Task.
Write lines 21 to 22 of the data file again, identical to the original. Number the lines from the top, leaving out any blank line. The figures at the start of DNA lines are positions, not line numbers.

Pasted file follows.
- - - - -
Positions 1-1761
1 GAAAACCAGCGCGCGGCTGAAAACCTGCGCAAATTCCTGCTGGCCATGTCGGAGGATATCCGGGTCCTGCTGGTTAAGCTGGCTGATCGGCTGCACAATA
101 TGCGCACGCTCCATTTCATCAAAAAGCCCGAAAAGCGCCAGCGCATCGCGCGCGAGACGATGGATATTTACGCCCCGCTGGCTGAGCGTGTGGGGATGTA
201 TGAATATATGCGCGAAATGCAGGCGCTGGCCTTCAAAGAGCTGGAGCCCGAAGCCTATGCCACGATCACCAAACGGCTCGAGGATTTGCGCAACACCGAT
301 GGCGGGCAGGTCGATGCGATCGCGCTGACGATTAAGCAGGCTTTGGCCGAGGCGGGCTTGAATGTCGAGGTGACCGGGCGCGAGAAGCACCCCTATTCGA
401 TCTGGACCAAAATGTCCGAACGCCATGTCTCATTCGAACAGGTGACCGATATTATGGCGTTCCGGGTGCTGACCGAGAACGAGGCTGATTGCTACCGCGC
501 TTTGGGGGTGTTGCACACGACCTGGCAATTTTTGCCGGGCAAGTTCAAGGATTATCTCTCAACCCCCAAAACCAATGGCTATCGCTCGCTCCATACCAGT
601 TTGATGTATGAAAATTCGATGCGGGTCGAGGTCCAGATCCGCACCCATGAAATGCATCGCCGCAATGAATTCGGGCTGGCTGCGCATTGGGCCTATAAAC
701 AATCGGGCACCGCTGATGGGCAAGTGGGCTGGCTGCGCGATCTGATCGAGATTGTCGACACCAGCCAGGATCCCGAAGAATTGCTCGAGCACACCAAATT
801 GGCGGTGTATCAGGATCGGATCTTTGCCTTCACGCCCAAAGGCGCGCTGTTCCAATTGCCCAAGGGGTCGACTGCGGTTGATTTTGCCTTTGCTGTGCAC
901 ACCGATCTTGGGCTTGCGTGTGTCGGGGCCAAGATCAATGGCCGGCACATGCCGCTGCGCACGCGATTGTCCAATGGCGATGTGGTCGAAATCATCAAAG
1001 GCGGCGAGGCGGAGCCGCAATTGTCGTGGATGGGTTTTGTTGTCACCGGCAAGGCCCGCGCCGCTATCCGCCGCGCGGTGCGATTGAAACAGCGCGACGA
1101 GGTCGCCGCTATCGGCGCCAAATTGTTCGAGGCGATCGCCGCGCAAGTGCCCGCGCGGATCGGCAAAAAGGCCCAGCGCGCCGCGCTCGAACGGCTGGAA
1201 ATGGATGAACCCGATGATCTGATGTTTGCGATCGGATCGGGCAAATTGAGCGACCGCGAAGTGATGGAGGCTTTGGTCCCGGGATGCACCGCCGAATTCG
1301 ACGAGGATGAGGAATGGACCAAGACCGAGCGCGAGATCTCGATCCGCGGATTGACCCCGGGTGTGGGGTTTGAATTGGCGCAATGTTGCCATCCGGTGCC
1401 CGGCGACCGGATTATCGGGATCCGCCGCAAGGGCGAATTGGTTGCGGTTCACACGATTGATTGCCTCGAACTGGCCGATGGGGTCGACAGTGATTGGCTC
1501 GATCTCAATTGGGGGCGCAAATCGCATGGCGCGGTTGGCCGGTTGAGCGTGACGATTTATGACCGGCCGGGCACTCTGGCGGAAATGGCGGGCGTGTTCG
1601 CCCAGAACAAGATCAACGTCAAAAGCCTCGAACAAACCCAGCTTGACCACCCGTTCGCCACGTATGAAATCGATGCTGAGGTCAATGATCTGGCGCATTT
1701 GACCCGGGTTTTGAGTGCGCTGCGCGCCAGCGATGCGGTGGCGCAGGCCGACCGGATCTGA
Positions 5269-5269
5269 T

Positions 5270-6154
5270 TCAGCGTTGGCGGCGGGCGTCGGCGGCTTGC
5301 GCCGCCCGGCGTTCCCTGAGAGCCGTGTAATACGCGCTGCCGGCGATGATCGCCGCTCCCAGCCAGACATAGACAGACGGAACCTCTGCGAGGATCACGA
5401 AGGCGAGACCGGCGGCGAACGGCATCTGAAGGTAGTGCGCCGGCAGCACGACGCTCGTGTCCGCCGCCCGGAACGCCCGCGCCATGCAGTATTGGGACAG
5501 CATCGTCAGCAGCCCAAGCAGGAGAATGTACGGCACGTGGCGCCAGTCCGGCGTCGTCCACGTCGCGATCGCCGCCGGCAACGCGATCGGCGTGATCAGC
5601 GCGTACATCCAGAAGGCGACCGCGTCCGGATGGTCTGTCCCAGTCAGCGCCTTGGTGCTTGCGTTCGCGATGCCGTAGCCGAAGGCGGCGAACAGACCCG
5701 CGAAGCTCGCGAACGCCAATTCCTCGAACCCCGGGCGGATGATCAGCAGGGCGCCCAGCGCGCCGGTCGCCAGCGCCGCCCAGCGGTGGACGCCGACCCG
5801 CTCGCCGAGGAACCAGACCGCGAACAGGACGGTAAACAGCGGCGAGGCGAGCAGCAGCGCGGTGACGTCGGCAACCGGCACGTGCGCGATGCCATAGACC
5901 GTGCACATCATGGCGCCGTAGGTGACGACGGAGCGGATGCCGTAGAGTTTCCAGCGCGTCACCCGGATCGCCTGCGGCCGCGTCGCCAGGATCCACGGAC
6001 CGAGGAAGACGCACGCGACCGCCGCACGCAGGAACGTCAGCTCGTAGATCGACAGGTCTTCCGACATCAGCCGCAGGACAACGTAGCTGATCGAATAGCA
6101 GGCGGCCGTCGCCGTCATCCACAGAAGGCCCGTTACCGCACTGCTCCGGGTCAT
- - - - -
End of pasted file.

5269 T

Positions 5270-6154